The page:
“The only true failures are situations in which we fail to learn.”
Failure gets a bad rap. We’re raised to succeed, to be winners. Because of this, failure isn’t often associated with positivity or good vibes. But failure is one of those topics that I’m hopeful is starting to take a turn to the better.
Because, there are upsides of failure.
What are the benefits of failure? Learning, growth, and accomplishing great things, all wouldn’t be possible without risk-taking and failing.
Remember earlier this year when Eliud Kipchoge ran a marathon in less than 2 hours, proving it’s possible? Let’s not forget he attempted that feat once before – and failed (although, running a marathon at 2 hours and 30ish seconds is hardly a failure but you see my point).
A personal story, I never would have achieved my dream to run the Boston Marathon without being brave enough to fail at running a qualifier time – which I did…twice before I finally succeeded. (Anyone looking for tips to run a Boston Marathon qualifier, I have a few pieces of advice to share).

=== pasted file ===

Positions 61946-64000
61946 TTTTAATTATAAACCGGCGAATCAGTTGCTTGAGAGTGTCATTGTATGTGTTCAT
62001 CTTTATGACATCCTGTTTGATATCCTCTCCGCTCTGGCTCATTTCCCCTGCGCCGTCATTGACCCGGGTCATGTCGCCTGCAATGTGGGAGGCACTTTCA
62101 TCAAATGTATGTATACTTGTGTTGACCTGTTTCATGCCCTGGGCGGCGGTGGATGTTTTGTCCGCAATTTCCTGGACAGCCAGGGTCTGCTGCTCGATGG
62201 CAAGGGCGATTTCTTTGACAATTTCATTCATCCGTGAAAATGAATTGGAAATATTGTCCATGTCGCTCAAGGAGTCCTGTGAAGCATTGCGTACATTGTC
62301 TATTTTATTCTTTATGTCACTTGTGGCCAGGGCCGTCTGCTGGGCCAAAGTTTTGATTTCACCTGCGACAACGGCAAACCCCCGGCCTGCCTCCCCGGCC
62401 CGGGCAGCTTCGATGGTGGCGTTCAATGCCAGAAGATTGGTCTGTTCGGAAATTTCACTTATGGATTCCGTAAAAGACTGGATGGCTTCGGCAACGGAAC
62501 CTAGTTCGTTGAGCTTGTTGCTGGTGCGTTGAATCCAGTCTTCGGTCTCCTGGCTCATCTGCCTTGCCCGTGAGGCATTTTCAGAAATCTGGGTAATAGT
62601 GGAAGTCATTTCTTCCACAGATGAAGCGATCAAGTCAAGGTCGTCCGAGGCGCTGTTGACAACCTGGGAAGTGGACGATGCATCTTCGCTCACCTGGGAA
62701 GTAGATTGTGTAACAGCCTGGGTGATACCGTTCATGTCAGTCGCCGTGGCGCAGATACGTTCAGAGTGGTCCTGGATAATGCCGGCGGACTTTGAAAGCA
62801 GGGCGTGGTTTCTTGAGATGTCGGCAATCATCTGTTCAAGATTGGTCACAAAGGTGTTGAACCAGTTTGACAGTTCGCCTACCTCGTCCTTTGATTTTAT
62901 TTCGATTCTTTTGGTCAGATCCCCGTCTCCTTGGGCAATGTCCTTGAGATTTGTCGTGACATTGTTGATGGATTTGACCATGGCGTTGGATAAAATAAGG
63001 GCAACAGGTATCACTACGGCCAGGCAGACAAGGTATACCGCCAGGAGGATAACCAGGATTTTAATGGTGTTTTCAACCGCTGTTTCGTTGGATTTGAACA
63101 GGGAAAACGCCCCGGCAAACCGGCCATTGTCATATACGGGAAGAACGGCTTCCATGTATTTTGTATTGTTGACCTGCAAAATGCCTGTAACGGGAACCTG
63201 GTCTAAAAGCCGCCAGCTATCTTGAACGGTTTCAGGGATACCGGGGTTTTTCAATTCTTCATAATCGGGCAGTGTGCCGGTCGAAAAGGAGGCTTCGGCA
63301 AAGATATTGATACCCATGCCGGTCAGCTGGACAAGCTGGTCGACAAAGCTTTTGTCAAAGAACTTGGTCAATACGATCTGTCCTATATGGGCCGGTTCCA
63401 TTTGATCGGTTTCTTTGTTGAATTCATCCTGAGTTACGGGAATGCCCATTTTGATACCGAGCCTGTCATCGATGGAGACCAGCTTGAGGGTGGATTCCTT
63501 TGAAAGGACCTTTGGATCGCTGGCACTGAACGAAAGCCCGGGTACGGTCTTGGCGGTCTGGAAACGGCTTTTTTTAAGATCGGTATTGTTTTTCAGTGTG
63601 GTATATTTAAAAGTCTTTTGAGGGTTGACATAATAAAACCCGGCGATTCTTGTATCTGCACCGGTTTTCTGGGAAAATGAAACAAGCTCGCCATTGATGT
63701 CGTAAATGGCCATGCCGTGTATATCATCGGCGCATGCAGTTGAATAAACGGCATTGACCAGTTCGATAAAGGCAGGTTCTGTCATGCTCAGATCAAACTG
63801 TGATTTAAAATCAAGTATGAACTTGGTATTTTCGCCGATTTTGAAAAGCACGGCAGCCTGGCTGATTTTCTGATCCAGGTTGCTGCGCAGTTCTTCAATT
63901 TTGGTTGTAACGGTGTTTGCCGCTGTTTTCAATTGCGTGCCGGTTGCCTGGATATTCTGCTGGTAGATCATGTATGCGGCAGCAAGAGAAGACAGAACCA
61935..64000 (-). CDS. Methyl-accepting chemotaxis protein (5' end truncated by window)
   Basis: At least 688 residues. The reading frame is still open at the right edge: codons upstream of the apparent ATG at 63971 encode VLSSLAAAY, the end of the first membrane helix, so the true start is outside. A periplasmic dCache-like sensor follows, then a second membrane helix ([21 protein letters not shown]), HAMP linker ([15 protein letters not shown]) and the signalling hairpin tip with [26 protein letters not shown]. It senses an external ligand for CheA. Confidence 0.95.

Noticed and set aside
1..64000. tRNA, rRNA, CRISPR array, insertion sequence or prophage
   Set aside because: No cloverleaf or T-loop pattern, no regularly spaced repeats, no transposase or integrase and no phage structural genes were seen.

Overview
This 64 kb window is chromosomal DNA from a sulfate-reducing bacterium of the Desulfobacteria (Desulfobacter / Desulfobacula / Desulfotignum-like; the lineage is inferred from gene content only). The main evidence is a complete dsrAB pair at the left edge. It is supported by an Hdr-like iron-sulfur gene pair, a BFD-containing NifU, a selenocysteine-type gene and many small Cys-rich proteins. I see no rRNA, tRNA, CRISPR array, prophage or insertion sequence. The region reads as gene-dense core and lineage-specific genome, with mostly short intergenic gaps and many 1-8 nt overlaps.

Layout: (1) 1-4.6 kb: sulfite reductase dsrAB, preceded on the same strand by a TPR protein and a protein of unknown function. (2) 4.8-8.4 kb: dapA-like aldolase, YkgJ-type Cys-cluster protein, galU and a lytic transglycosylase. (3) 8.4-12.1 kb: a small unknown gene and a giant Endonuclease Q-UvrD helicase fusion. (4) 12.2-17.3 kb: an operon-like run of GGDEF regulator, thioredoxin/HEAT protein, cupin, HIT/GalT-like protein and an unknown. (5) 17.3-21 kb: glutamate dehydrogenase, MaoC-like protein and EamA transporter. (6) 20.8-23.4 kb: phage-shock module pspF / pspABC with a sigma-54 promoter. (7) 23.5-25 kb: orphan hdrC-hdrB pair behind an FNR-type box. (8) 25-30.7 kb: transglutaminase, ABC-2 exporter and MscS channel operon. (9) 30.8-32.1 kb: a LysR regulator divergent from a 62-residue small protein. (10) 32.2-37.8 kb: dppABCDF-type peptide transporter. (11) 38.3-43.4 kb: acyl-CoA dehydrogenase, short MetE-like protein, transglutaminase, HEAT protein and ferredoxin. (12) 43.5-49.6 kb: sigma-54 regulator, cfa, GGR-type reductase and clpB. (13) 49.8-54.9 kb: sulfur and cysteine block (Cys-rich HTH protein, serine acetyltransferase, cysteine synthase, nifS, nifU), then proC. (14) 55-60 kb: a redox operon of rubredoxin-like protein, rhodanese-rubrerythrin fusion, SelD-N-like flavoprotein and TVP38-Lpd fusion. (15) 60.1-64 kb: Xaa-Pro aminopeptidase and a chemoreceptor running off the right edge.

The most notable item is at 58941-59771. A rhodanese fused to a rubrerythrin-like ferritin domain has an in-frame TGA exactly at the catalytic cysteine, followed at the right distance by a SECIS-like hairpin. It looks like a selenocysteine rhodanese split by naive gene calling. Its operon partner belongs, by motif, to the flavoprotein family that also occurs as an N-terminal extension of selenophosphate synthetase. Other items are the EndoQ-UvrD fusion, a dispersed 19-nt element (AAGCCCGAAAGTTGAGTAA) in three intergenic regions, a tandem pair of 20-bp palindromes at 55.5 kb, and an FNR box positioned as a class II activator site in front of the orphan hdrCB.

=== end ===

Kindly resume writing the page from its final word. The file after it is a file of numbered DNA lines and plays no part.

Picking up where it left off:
Still, let’s be real – nobody wants to fail. There are no high-fives, praise, or awards handed out for failing…or are there?
I was reading one of my PR newsletters this week and found another vote of positivity on the topic of failure and that there is, in fact, an award out there that celebrates failure.
Coca-Cola Co. was highlighted because it takes permission to fail to new levels. The company has an innovation award that celebrates projects that fail.
The Celebrate Failure Award. It’s a real thing that Coca-Cola does every year, taking the fear out of failure and instead, encouraging the out-of-the-box thinking and risk-taking behavior that often leads to greatness or innovation…or, sometimes, a complete failure.
Not only does this encourage employees to go for it and try new things, without fear, the company turns their failures into opportunities for success.
Learning from Failure
I think there’s something we all can learn from this celebration of failure. I’m not expecting everyone to welcome failure and actively seek it out. But I think this is a good reminder that we need not fear failure.
What do you think about Coca-Cola’s celebration of failure? Do you believe it’s a great idea or takes things a bit too far?
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